According to the draft, a licensee is required to immediately notify its data subjects where their personal information has been leaked, to prevent secondary damage or there is occurrence of risk that threatens their network infrastructure or services.

Part of the draft, which focused on calling and called line identification, Section 18, explained that a licensee shall ensure, where available, that a subscriber originating a call has, subject to Regulations 20 and 21, a simple and free means to withhold his MSISDN from being visible to the called line.

MSISDN or Line means Mobile Station International Subscriber Directory Number or a subscriber’s phone number. It is a number uniquely identifying a subscription in a Global System for Mobile Communications or a Universal Mobile Telecommunications System mobile network.

According to Section 19(1), a licensee shall ensure, where available, that a calling subscriber has a simple and free means of preventing the visibility of the MSISDN of the calling subscriber on his line. (2)Where available, a licensee shall ensure that a called subscriber has a simple and free means to reject calls from a calling line before the establishment of such calls.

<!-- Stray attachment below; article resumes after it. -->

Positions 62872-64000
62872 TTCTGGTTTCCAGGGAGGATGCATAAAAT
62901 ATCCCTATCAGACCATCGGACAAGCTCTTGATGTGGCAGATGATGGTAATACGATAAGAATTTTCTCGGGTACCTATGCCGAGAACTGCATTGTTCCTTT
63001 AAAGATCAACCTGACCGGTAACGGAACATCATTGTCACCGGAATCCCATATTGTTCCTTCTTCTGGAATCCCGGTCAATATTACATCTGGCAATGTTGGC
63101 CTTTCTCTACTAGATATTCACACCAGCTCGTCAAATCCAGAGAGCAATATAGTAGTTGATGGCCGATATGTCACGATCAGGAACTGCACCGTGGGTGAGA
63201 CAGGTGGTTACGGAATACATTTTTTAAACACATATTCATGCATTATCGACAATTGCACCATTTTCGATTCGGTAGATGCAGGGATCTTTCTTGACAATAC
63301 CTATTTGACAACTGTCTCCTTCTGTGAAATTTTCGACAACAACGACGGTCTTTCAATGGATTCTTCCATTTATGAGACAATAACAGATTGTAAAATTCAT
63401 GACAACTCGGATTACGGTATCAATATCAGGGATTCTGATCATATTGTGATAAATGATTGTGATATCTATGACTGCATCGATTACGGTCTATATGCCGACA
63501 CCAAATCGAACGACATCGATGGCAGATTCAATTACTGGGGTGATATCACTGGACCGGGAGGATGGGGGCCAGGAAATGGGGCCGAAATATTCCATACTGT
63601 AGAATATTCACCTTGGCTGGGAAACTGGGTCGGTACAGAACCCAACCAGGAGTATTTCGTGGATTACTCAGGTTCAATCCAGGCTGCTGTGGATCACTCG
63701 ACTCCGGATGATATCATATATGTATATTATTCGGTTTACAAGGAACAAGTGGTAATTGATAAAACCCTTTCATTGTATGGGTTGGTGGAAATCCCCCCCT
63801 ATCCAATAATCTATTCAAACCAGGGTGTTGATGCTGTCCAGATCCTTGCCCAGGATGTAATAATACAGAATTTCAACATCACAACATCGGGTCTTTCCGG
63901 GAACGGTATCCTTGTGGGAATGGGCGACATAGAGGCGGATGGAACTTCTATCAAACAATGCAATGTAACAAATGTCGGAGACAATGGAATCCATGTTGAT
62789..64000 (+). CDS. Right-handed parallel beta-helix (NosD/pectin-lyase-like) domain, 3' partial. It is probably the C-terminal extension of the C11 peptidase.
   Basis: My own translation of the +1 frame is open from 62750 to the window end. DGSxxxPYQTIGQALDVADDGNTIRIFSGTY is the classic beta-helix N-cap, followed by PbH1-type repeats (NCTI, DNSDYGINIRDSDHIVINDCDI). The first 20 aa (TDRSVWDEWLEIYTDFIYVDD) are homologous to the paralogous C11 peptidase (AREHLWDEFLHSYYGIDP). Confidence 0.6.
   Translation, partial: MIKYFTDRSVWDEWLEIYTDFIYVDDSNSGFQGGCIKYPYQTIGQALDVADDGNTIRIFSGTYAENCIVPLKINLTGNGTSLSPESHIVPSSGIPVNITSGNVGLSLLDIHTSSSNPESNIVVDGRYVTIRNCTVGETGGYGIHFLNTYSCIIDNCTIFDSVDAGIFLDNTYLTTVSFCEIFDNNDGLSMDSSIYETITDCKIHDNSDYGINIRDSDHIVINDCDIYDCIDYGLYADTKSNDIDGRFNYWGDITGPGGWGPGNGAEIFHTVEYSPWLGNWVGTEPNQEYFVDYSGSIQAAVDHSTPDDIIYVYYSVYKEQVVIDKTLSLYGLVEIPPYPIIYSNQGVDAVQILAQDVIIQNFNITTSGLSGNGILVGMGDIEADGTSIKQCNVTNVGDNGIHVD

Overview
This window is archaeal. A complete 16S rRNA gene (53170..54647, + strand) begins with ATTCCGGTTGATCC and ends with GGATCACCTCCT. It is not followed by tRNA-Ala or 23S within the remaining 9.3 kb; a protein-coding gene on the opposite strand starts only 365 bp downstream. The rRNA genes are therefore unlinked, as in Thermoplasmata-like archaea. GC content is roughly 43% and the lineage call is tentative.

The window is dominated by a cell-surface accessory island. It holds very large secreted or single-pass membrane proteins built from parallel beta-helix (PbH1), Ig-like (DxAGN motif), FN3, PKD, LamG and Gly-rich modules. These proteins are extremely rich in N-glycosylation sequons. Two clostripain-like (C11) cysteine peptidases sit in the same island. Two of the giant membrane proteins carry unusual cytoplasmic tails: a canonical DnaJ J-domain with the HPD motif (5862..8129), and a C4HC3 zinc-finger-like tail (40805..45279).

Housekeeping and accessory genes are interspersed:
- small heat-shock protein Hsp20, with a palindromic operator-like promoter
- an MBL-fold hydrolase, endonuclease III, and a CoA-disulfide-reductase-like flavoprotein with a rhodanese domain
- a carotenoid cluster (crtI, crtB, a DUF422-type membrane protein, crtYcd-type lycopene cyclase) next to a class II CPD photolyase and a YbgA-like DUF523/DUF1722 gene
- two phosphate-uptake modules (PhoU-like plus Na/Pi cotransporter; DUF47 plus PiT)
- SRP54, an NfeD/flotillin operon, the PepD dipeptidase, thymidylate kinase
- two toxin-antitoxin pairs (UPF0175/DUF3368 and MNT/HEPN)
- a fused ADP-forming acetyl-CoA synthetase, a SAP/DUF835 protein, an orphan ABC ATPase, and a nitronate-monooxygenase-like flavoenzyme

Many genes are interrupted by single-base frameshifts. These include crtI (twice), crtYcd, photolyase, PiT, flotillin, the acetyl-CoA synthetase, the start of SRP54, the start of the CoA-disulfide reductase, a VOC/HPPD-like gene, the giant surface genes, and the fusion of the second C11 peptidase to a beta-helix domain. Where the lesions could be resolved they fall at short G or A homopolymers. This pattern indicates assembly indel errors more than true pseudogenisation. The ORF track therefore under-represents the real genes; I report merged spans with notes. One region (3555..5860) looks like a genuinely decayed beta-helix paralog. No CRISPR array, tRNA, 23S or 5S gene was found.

In Section 20 (1), the regulation said a subscriber originating a call to any national emergency numbers shall not be at liberty to withhold his MSISDN as referred to in Regulation 18.

Sub-section 2 said about calls from national emergency numbers, no person shall be entitled to prevent the visibility of the identity of the calling line on their line as referred to in Regulation 19(1).

In the draft, Section 21(1) said a subscriber shall be entitled to request the tracing of malicious or nuisance calls received on his line, where the identity of the calling line is hidden; in (2), upon receipt of the application, the licensee may override any action done to prevent the visibility of the identity of the calling line to the called line, so far as it appears necessary and expedient that the Licensee takes such step, whereas sub-Section (3), noted that about sub-regulations (1) and (2), nothing in these regulations shall preclude the licensee from holding and making available to any authorised agencies, who makes a written request duly signed by an authorized person, data containing the identification of a calling subscriber, which were obtained therein, for prevention, detection and investigation of a crime.

Section 22 said a licensee shall comply with any reasonable requests made by another licensee for Regulations 18, 19 and 21. In terms of Retention of Communications Data, Section 36(1), said no communications data shall be retained by a licensee longer than necessary, having due consideration to the provisions of the Cybercrimes Act as it relates to the retention of traffic data and subscriber information. Sub-section (2) said notwithstanding sub-regulation (1), a licensee may keep communications data beyond the stipulated retention period only for archiving, research or statistical purposes, provided approval is obtained in writing from the Commission.